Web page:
AFL in Melbourne

Melbournian's are obsessed with Aussie Rules 'footy' and half the teams in the league are based in Melbourne. The grand final, held in September, is even a public holiday in Victoria. Catch a game if you can at either Marvel stadium, or preferably the magnificent 100,000 capacity MCG.


There are many tour companies and many tour locations offered from Melbourne and they provide an easy way to get to the harder to reach places and usually for much cheaper than it would be to hire a car (and more sustainable too). There is everything from Backpacker, to Chinese language, to luxury, and either as day trips or multi-day. The following are the most popular destinations: - - Great Ocean Road - Wilsons Prom - The snow - just to play, or to ski/snowboard - Yarra valley - Phillip Island - Mornington Peninsula - The Grampians On top of these Victorian destinations, you can also find one-way tours to Adelaide or Sydney, with activities on the way.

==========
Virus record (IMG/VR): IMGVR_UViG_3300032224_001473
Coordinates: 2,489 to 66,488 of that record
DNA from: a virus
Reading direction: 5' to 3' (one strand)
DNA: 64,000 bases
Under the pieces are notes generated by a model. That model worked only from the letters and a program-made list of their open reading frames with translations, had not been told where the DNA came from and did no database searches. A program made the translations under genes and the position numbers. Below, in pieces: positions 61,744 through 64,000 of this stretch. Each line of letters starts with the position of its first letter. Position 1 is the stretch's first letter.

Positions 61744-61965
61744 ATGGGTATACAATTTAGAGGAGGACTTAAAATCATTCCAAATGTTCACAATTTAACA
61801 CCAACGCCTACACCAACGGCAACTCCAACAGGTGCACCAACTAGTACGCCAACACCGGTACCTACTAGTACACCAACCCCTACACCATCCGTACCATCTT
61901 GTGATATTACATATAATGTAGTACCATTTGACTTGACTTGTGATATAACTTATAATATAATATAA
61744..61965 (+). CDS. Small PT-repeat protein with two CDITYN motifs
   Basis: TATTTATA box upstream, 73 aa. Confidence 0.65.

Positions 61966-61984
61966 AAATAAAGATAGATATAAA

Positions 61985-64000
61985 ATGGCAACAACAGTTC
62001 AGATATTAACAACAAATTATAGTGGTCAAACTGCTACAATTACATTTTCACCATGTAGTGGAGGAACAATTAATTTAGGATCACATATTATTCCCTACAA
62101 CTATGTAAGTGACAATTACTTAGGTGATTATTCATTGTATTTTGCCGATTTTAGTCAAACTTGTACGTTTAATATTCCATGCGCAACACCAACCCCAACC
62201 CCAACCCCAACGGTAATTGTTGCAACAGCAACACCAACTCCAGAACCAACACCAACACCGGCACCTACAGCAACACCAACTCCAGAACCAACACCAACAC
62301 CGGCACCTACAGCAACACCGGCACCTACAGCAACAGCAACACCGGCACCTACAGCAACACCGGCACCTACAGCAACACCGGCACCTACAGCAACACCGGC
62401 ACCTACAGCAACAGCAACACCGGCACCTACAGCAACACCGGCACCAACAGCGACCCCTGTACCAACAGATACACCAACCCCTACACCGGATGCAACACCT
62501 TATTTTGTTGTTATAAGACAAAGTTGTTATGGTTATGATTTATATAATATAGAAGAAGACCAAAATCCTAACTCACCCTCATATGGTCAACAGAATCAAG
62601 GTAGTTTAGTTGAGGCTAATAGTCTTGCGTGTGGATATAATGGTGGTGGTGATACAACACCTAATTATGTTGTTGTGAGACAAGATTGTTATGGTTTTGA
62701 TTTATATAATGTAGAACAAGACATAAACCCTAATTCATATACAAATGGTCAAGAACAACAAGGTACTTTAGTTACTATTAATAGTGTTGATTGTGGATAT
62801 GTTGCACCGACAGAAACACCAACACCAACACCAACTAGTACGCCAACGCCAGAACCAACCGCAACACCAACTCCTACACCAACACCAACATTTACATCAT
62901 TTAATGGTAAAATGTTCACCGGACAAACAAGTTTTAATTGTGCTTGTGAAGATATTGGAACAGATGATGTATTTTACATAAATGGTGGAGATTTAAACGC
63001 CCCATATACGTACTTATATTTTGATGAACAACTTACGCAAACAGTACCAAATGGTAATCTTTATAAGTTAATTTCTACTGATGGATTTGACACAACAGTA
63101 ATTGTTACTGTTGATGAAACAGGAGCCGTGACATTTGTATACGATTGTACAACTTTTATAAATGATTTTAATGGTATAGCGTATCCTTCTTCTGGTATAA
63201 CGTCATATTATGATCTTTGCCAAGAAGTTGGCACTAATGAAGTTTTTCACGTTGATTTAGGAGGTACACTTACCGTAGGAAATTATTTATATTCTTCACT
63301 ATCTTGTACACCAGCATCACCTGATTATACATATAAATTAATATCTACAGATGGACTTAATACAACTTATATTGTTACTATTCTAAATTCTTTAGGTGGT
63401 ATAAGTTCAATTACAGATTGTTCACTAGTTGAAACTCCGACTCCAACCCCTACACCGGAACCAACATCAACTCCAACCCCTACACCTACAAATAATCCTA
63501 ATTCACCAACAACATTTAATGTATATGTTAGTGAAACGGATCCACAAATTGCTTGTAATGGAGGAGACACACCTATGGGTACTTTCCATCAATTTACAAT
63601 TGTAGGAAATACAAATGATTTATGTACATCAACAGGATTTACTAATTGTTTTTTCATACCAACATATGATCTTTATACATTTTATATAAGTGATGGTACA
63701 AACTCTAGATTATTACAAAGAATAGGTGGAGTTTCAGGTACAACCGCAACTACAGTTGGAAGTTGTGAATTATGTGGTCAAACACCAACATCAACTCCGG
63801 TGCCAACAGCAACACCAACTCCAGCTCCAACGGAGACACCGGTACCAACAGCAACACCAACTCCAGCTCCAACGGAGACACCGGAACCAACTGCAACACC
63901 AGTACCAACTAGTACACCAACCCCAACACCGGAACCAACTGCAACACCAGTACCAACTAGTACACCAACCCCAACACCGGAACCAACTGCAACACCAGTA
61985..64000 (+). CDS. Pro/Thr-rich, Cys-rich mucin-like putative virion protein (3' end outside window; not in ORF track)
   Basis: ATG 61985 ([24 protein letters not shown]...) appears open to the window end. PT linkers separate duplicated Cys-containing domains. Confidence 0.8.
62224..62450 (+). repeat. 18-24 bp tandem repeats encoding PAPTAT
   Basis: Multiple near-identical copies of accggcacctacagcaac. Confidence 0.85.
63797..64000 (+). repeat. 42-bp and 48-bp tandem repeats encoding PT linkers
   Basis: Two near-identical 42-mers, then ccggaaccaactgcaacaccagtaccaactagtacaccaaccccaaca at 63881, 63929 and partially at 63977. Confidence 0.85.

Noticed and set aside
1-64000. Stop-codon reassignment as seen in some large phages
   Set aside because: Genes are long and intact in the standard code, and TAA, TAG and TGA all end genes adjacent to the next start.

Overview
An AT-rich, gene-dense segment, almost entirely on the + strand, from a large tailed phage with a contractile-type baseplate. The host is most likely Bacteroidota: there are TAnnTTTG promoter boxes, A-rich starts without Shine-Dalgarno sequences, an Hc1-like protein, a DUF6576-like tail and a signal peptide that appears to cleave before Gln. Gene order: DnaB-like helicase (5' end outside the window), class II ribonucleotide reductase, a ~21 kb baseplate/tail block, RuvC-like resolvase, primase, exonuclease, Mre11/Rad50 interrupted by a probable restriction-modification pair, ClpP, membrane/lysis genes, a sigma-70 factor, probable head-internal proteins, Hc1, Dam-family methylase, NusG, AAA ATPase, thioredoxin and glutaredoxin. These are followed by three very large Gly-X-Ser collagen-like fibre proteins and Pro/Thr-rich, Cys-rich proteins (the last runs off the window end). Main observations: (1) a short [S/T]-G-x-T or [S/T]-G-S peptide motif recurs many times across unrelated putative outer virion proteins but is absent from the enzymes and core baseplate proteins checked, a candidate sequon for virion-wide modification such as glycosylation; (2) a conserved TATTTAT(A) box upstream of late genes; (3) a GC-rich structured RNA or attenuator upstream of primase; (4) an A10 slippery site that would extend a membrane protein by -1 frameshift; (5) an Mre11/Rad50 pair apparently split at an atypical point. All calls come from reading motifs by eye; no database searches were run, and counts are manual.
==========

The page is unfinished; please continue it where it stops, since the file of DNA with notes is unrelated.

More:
Ticket Tips

There are a few ways to save on your tickets if you plan to visit multiple places: - - iventure card - click here - Melbourne City Card- click here - Zoos Victoria membership gives access to all three of their locations - Melbourne Zoo, Werribee Open Range Zoo and Healesville Sanctuary - as well as 5 interstate zoos. click here


Melbourne is not exactly well known for it's beaches, mainly due to being poorly attributed compared to other Australian cities. There are plenty of fantastic options not too far away though. St Kilda is the most popular but not exactly the best for the beach itself - unless you're interested in kite surfing. The water quality near the city is questionable too. Heading a little further down the coast will bring you to some great options - Elwood, Half moon bay, Hamilton beach and the long stretch with clear waters that goes from Aspendale, through Chelsea and all the way to Frankston is a fantastic spot to relax and play in the water. Mornington Peninsula has it's own long stretch of sand in addition to more secluded but popular spots near Sorrento. All the above are on Port Phillip bay, so have little in the way of waves, which is good or bad, depending what you want. Surfers will want to head to Torquay and the mecca that is Bells beach. This is at the start of the Great Ocean Road which has many incredible and dramatic beaches to try out. The southern coast of the Mornington Peninsula has some treacherous beaches - one of which lost Australia a prime minister, when Harold Holt disappeared whilst swimming. For sheer beauty, Wilson's Prom probably has the most stunning beaches close to Melbourne.

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Christopher Jubb, Founder of Travel Unpacked